I met up with my wife, the kids, and Amy who had found Lizz. Medals around our necks, my sister and I posed for a picture in front of the 400-year-old New Mosque.

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The official Marathon results were posted within hours of the conclusion of the race, but not the 15K or 10K results. I don’t know what gives. It was Monday morning before the 15K times were finally posted. My time, which is a PR for the 15K for me because it’s the first time I’ve ever run a 15K race, was 1:16:47. I’ll take it.

For me the biggest highlights of the race were the location (Istanbul, crossing from Asia to Europe) and running it with my sister.

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Out to the Sinan Erdem Dome and Back Via the Chora Museum

Friday morning, my sister Lizz, her friend Amy, and I headed to the Marathon Expo which was at the Sinan Erdem Dome. One of the many reasons my sister came to visit Istanbul while my family and I are living here was to run the 15K race as part of the 35th Istanbul Marathon.

Getting to the Expo was not easy. The arena is way out West, near the airport. It’s near a mass transit line, the MetroBus, but from where I live, it would take a very long time. Which would mean less time for eating and enjoying historical sites. So we hired a taxi to take us there.

After a half-hour taxi ride, we were dropped off in front of the arena. Following the thin crowd, we walked to the back of the arena to get inside. We retrieved our packets from the pickup area. It included a luggage bag, shirt, bib, timing chip, and various brochures which were in Turkish.

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Race packets in hand we decided to check out the expo. One store, OutRunner, had a sale on a wide variety of running clothes and shoes. My sister and I browsed but as we were not in need, we didn’t buy anything. The rest of the booths at the Expo were uninteresting. At one booth two guys were playing ping-pong. Not sure what that was about. My sister and I did take the time to have Amy take our photo in front of the sign.

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Our next stop was the Chora Museum in the Edirnekapı neighborhood. “Chora” is an ancient Greek word meaning something along the lines of “country” or “outside the city.” The Chora Museum is no longer outside the city. It’s well within the city of Istanbul, in an area that unfortunately is not well-served by public transportation, making it difficult to find and get to. On the museum’s website they recommend you take a taxi from the Sultanahmet area (which is where many tourists stay and visit).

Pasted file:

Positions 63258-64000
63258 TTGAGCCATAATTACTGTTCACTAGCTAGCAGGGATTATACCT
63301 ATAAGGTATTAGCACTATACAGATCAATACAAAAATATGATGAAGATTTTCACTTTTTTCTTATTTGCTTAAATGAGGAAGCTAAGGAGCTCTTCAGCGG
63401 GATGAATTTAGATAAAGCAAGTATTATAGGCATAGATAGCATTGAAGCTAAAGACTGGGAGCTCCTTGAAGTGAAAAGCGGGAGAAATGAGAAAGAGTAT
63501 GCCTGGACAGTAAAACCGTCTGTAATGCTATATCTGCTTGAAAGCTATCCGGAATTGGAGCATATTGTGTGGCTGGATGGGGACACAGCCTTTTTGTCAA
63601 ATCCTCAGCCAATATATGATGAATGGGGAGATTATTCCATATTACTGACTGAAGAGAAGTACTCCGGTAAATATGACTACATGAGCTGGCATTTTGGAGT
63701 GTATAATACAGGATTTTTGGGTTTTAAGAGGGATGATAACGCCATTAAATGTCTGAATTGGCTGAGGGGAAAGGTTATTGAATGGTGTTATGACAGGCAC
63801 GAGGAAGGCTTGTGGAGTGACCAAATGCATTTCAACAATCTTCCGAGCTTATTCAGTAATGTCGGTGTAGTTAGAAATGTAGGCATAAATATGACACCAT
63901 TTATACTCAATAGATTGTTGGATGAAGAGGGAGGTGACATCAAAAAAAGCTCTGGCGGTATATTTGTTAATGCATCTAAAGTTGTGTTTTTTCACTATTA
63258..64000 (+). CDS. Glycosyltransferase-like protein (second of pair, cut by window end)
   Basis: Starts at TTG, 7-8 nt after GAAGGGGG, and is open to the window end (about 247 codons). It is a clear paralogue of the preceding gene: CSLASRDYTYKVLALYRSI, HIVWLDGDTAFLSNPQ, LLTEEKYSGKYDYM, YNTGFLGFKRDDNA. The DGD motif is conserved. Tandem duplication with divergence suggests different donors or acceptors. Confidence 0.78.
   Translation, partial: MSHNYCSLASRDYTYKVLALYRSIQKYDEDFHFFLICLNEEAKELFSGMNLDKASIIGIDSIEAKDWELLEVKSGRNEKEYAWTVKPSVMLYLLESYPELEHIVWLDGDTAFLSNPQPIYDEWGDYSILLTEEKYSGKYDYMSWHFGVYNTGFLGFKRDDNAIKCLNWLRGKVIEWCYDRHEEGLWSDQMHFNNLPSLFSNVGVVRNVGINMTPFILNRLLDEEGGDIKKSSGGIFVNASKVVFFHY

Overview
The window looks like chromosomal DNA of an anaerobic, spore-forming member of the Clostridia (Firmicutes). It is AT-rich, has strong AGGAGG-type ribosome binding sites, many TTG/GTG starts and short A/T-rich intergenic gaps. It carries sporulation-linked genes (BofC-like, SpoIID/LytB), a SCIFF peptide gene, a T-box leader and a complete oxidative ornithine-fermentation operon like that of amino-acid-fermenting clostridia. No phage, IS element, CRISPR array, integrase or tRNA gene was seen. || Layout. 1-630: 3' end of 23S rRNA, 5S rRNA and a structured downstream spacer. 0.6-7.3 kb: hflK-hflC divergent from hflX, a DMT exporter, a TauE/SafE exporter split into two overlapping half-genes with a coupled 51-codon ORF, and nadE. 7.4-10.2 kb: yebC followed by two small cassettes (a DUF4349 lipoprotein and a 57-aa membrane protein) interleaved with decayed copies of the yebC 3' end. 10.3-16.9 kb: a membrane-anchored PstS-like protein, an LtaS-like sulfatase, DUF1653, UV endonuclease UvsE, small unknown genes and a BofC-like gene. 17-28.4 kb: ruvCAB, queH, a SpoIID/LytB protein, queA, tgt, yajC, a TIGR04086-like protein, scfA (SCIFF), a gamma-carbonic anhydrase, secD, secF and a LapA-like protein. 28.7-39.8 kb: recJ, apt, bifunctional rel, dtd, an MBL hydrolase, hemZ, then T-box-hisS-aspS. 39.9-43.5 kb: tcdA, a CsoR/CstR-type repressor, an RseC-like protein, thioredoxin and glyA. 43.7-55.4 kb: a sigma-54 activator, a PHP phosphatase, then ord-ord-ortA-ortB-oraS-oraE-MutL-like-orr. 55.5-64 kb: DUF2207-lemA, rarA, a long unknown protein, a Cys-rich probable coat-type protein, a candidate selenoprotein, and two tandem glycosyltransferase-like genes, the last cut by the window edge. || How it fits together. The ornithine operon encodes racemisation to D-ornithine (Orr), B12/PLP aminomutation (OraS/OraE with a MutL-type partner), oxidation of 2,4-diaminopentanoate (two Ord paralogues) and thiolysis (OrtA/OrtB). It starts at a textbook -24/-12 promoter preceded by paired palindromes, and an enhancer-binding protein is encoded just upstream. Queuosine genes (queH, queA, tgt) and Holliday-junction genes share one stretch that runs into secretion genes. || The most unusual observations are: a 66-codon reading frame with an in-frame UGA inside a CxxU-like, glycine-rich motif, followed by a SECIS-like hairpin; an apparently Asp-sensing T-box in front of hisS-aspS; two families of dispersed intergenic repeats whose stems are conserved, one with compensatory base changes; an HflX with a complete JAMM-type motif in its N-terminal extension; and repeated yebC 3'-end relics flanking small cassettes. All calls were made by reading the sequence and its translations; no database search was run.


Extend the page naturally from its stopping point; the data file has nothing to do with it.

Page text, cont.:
Outside the Marathon Expo, we hired a taxi to take us to the museum. Before we had left the apartment in the morning, I had printed out the address and a map. It came in handy to show the taxi driver.

The Chora church was first built under Emperor Justinian, destroyed during the Latin Invasion in the 13th Century, then rebuilt and restored. The mosaics date from the 14th centuries. Roughly 60 years after the conquest of Istanbul in 1453, the church was converted to a mosque. The vast majority of the mosaics and frescoes were not defaced or removed. Thankfully, they were simply covered in plaster and then painted. When it was turned into a museum in 1945, the plaster was chipped away, revealing the mosaics and frescoes underneath.

Unfortunately, the Naos, the main body of the church, was closed due to renovation.

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But the mosaics and frescoes we were able to see were extraordinary.

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The Chora Museum is definitely off the beaten path of the usual Packaged Tourist Trail. But if you happen to be in Istanbul, you should make the effort to go there.

The Basilica Cistern

This past week has been a very busy one as we hosted my wonderful sister Lizz and her friend Amy at our apartment. I had a fantastic time playing Tour Guide as I took them around Istanbul to see many of the main attractions like the Hagia Sophia, the Blue Mosque, Istiklal Street, the Grand Bazaar, and the Galata Tower, and fed them as many kinds of Turkish food as we could in the time we had.

We also visited several places I had yet to see. One of these was the Basilica Cistern. The cistern is located right next to the Hagia Sophia. Many people skip it. Since it’s underground, it’s not an obvious landmark. It doesn’t have any frescoes or mosaics. But it is a marvel of engineering.

The Basilica Cistern was built in 532 under Emperor Justinian to hold water brought by aqueduct from what is now the Belgrade Forest. It’s filled with water. There are walkways allowing you to explore the cistern from one end to the other. As my sinuses were congested, my senses were dulled and my mind was foggy, so I had forgotten to bring my camera. The pictures I took were done with my phone (the one I registered in Turkey).

The space is lit from below which gives it a tranquil and eerie feeling, a feeling which is easily shoved away as the masses of chattering, picture-taking tourists like us make our way around.

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There are now fish in the water. I’m not sure how they got there. My photos of the fish did not come out. There is a cafe in the cistern. No, it does not offer fish on its menu. I think they’re missing out an opportunity. They could be offering “fresh, cistern-raised” fish.

The two enormous Medusa heads are the most popular site inside. The heads were taken from some other structure and placed there when the cistern was initially constructed. No one knows why one is upside down.

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We also went to the Grand Bazaar that day. Lizz and Amy were overwhelmed with the scale and range of goods available for sale. It is an overwhelming place, in terms of size and intensity, and sometimes because of the prices. Good prices are there to be had for those who are willing to bargain.

They both bought several scarfs, doing a lot of bargaining. My sister also bought her husband a beautiful backgammon set that was inlaid with mother-of-pearl. She did some serious bargaining for that item. She works in sales so she’s rather good at it. I stood by, amused.